Join David Powers for an in-depth discussion in this video How PHP sessions work, part of PHP: Managing Persistent Sessions.
- In this chapter, we'll take a detailed look at the security implications of sessions, starting with a very basic overview of How PHP Sessions Work. This will lay the foundation for devising a strategy to minimize the risks of persistent sessions that don't require users to log in each time they visit a site. Basic communication between a browser and a web server is stateless. What that means is the browser sends a request to the web server, and the server responds by sending the requested web page and associated assets, such as images and style sheets.
Apart from knowing where to send everything, the server has no interest in who you are. Each request and response is treated independently. This stateless communication makes it impossible to preserve detail such as the visitor's name, preferences, or contents of a shopping cart. Cookies are one way of preserving information across multiple requests. The browser sends the request to the web server in the normal way. When the server responds, it sends a cookie for the browser to store.
This is a series of name-value pairs to identify the user together with information that's to be preserved between requests. The next time the browser sends a request, all the information in the cookie is sent back to the server. Although cookies can be encrypted, there's a danger that the information can be intercepted. It's also inefficient to keep sending information back and forth. Sessions overcome these problems using a combination of a cookie and server-side storage.
The browser sends a request to the server. PHP responds by sending a unique token that identifies the current session. This is known as the session ID. In all subsequent requests, the browser sends the session ID to say, "Hey, it's me again." All other data related to the session is stored on the web server. Only the session ID gets passed back and forth. There are two ways of propagating the session ID.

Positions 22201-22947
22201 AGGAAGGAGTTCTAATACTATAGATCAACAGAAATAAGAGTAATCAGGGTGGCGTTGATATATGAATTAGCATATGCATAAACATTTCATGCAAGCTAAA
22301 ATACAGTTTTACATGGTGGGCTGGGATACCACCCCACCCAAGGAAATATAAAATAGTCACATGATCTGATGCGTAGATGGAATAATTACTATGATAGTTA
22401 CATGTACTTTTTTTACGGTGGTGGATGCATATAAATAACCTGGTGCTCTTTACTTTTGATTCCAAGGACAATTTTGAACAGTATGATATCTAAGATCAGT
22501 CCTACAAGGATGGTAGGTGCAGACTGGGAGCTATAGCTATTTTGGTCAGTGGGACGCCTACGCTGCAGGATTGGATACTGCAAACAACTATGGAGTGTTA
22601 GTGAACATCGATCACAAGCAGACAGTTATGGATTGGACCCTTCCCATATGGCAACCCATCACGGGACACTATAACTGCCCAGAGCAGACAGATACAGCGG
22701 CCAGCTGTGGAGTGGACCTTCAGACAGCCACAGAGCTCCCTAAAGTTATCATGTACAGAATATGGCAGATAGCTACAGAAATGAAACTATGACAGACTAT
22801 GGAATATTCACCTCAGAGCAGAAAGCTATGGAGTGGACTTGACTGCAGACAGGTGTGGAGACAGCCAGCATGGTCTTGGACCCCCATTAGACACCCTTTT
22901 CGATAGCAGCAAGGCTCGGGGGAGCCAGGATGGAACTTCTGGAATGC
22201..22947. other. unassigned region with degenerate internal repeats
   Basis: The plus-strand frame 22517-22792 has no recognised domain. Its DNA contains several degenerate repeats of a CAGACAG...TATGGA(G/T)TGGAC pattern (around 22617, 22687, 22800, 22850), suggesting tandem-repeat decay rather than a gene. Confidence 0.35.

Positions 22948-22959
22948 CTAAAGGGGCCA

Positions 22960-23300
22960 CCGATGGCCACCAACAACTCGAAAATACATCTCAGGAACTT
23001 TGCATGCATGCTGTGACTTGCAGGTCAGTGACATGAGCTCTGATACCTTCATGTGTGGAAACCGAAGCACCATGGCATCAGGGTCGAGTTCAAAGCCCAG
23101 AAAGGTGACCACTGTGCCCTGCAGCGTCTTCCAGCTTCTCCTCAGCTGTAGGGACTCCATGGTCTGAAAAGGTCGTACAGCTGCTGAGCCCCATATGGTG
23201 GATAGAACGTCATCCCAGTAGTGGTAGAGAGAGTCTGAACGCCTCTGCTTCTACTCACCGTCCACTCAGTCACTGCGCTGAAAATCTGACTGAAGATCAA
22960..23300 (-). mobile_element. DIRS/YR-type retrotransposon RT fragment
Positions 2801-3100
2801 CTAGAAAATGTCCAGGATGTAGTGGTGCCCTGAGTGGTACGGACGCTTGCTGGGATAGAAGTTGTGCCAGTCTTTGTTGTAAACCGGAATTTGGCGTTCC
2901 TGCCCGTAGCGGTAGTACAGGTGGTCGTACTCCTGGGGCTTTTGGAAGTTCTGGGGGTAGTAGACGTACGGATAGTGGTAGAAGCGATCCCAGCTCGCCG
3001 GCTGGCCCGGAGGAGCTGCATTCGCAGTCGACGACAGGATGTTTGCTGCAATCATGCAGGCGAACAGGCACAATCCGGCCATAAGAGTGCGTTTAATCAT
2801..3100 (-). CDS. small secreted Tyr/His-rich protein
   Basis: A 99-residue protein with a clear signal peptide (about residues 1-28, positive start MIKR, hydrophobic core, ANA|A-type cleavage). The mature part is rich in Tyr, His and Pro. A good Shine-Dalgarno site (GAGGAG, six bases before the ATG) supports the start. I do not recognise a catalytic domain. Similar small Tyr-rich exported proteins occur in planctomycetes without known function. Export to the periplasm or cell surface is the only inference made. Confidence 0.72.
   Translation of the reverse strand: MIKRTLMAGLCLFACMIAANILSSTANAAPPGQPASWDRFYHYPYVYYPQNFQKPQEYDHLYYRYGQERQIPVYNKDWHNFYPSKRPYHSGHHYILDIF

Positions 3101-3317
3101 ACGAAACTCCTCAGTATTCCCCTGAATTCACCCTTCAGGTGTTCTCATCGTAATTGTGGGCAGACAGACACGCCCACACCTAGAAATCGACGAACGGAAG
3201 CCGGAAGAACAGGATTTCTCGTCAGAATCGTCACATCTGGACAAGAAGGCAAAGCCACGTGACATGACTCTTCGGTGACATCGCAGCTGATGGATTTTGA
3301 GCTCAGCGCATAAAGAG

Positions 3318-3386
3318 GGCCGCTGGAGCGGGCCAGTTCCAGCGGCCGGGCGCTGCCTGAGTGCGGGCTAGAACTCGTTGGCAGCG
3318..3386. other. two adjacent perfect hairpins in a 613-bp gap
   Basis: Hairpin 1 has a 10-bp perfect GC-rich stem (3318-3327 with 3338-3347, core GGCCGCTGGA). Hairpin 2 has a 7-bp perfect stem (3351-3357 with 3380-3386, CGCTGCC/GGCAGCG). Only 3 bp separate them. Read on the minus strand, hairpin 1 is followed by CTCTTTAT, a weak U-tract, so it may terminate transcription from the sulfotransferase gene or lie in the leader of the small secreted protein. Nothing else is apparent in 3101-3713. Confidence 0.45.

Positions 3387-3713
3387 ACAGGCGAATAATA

It doesn't need to be the very first line of the script, but it must come before any output is sent to the browser. You store data that you want to be available throughout your application as session variables by adding them to the SESSION superglobal array. This example creates a session variable called 'authenticated' and sets its value to true. If the value comes from user input, it's often a good idea to sanitize it before storing it as a session variable.
In this example, 'name' comes from the POST array, so it's passed to htmlentities() before being assigned to SESSION 'name' If you don't sanitize user input at this stage, you need to remember to do so each time you display a value stored in a session variable. SESSION is a superglobal array, so it's available in every page that invokes session_start() By default, the cookie that stores the session ID expires when the browser is closed, but the data associated with the session isn't automatically deleted at the same time.
It often remains on the web server where it's stored in plain text. For security, it's best to delete session data that's no longer needed. However, it's difficult to guarantee that users will log out before leaving your site so it's not always possible. But that doesn't mean the data remains on the web server indefinitely. PHP garbage collection runs periodically to remove session data files that are out of date. This has implications for creating persistent sessions.
First of all, we need to make sure that a cookie identifying the user remains active even after the browser has been closed. We need to make sure that session data isn't garbage collected until it's genuinely no longer needed. And we need to store the data as securely as possible. With these points in mind, we'll next examine the options for configuring PHP sessions.
- Configuring sessions
- Inspecting how session data is stored
- Implementing persistent sessions
- Creating a SQL database to store session data
- Implementing the PHP SessionHandlerInterface
- Writing session data
- Closing and destroying sessions
- Creating an auto-login system with persistent sessions
- Creating persistent logins
- Checking out visitor credentials
- Authenticating users
- Logging out users selectively